The recent anniversary of the Battle of Britain has reminded many of what happened on the airfields of Britain in 1940. This is a novel of what really happened on those airfields, not only from the point of view of the pilots, but also of the aircrews, the men and women who repaired, refueled and made it possible for those planes to fly. After all, while bravery, luck and skill meant that the pilots defeated the odds, simply being on an airfield under attack to maintain aircraft was very dangerous. This is a world of slit trenches, continuous raids by German planes and lives at risk. The dialogue and behaviour is very authentic, as written by someone who was an engineer with Royal Air Force, from the desperation of finding a private place with a member of the opposite sex, through the alcohol and cigarettes used to calm the nerves, through to the technical descriptions of the planes and their running condition . This is a novel originally published in 1955, now republished in the excellent Imperial War Museum Wartime Classics Series, from an experienced and talented author. I was really pleased to have the opportunity to read and review this excellent book.
The book begins with the arrival of a young pilot, Peter Stuyckes, who is only nineteen years old with the minimum of training and experience yet is imminently expected to fly combat missions. He is helped not only by the Squadron Leader Mason especially as he is so determined to impress, but also Daisy Caplin, a veteran ground crew member who decides to look after him from her lofty age of twenty years old. Mason tells him of the need to preserve the precious aircraft in the face of the Luftwaffe, a point explored in the excellent and informative Introduction to this edition. Thus Struyckes feels the immense pressure to not only to survive, try to bring down enemy aircraft, and make sure his plane is not too badly damaged. One of the remarkable things about this book is that all the action takes place in one intense week, which manages to encompass loss, fierce battles and almost continuous daylight sorties. This book manages to be intensely personal, as the mental state of pilots is looked at as well as the determination on the part of the ground crew to get the planes airworthy as soon as possible, or “top line”. The writing manages to capture the sense of the real people, brave, reckless, sanguine, knowing and confused.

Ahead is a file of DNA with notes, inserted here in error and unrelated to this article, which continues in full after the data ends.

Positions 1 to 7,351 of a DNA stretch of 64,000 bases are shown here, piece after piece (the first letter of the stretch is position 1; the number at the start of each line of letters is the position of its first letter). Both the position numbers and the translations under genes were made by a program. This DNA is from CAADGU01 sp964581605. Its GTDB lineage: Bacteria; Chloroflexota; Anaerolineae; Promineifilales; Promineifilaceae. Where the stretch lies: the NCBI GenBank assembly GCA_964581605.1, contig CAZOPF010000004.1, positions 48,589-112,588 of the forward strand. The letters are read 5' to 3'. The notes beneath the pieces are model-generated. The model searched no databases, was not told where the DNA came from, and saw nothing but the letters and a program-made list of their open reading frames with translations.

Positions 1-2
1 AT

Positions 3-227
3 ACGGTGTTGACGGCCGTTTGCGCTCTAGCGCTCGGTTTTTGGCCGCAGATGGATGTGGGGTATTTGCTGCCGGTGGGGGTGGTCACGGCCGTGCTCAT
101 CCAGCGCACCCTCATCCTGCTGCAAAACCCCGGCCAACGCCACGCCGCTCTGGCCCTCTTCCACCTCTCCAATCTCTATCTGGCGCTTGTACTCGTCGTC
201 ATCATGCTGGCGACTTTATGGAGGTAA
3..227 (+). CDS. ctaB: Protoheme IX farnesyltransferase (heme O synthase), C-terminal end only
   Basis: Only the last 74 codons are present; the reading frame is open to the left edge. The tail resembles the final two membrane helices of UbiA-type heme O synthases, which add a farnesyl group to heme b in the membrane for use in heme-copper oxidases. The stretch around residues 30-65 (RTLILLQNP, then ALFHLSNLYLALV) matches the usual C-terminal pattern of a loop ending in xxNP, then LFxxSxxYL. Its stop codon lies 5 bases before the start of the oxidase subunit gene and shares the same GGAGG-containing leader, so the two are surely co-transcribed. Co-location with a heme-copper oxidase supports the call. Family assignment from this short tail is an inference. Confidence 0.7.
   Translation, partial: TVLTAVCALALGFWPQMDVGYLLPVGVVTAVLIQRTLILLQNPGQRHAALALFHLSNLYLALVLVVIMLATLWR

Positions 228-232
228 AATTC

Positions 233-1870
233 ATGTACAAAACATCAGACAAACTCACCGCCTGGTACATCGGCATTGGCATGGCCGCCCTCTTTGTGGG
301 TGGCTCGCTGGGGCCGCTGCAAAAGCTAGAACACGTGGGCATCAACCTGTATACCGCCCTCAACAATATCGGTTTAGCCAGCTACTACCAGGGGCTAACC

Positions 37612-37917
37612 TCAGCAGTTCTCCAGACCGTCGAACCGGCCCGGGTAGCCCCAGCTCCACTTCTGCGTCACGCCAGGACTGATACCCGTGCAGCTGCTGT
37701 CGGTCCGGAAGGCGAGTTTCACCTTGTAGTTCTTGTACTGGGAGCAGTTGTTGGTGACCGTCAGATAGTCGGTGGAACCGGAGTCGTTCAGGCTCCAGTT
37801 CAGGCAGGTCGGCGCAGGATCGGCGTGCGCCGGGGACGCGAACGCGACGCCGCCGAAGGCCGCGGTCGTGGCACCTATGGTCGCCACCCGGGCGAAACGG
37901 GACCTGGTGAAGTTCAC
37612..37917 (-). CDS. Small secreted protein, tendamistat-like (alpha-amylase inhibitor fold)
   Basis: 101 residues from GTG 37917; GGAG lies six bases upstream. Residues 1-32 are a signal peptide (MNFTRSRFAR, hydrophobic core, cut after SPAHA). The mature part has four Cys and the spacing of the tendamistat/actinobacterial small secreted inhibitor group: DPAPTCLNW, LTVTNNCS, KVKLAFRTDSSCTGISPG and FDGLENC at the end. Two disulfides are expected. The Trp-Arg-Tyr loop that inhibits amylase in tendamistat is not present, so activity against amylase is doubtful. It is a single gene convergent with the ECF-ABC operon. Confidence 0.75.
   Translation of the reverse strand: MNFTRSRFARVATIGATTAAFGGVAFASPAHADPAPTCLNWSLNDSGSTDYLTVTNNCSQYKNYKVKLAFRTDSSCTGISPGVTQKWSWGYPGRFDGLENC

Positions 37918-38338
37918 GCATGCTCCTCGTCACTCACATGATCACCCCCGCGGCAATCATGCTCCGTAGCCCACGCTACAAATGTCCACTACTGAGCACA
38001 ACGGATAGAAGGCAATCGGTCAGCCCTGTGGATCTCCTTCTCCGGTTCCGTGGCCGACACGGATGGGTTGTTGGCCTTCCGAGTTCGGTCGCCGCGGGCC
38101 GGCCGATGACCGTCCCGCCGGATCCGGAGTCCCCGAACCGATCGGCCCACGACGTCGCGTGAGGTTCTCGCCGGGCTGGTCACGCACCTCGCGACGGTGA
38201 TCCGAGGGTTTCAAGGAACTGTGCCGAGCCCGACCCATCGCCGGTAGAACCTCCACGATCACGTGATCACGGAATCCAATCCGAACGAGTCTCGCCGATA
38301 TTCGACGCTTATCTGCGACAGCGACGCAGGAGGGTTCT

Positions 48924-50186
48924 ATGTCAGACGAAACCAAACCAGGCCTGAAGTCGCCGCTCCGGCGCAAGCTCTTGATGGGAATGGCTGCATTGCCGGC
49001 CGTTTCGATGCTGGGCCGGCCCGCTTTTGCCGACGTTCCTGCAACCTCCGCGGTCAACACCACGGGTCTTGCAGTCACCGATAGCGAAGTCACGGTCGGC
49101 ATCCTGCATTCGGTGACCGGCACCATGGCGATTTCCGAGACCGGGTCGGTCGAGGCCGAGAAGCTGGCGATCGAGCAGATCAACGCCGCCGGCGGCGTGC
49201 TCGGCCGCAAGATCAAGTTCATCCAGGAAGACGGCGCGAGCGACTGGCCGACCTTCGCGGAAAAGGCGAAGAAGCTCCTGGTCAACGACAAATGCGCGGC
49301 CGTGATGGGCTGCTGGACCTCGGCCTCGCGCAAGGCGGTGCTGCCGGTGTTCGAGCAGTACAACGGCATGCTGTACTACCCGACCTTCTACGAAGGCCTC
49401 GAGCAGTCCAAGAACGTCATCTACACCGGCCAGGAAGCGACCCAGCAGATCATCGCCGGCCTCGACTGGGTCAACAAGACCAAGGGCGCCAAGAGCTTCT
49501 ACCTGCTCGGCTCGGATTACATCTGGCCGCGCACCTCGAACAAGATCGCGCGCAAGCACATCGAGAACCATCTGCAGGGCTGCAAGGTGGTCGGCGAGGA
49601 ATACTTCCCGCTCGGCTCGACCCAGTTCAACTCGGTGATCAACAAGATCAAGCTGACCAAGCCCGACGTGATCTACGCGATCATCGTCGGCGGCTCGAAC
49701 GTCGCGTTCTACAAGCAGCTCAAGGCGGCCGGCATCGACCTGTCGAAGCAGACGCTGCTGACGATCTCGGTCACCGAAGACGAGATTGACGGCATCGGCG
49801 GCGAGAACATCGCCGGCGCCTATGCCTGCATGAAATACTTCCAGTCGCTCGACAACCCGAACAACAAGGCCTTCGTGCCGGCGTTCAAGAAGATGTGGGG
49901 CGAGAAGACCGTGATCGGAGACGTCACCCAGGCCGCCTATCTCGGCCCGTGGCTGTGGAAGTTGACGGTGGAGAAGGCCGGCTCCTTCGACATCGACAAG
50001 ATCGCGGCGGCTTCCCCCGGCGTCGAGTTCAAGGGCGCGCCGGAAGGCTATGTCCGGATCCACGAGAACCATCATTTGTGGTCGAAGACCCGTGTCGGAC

The writing in this novel is extremely involving from the first pages, as the beautiful pastoral scene of low lying mist cloaking the area and gradually lifts to reveal the planes. This is a book of contrasts but also consistency, as the pilots experience so many emotions in terms of flying and trying to destroy other planes. There is a moving element of them going beyond endurance, but also maintaining their sense of humour, even the ridiculous. The aircraft almost become characters in their own right, but they need intensive attention from the crew, especially as the nature of the action is so unpredictable and demanding. I thoroughly enjoyed this book if that is the right word for an engaging, frequently moving and sometimes amusing book. This is the story of survival amid conflict, at whatever the cost, and young people are plunged into a flight that feels against the odds. We have the benefit of hindsight, knowing that the airfields held up and prevented invasion until Hitler’s attention was distracted by another front, but this author manages to convey the sense of confusion and fear at the outcome of what must have seemed like a never ending battle. I recommend this book to anyone who enjoys vivid descriptions of the Second World War, and a very human story of the men and women who were there.
This is the seventh Wartime Classic from the Imperial War Museum I have reviewed on this blog. The standard is extremely high in this series. My favourite so far is “Plenty Under the Counter” by Kathleen Hewitt https://northernreader.wordpress.com/2019/09/22/plenty-under-the-counter-by-kathleen-hewitt-a-wartime-murder-mystery-with-and-element-of-comedy/ which manages to combine a murder mystery as well as a vivid account of life on the Home Front. That could of course change when I read for review “Green Hands” by Barbara Whitton over the next few days!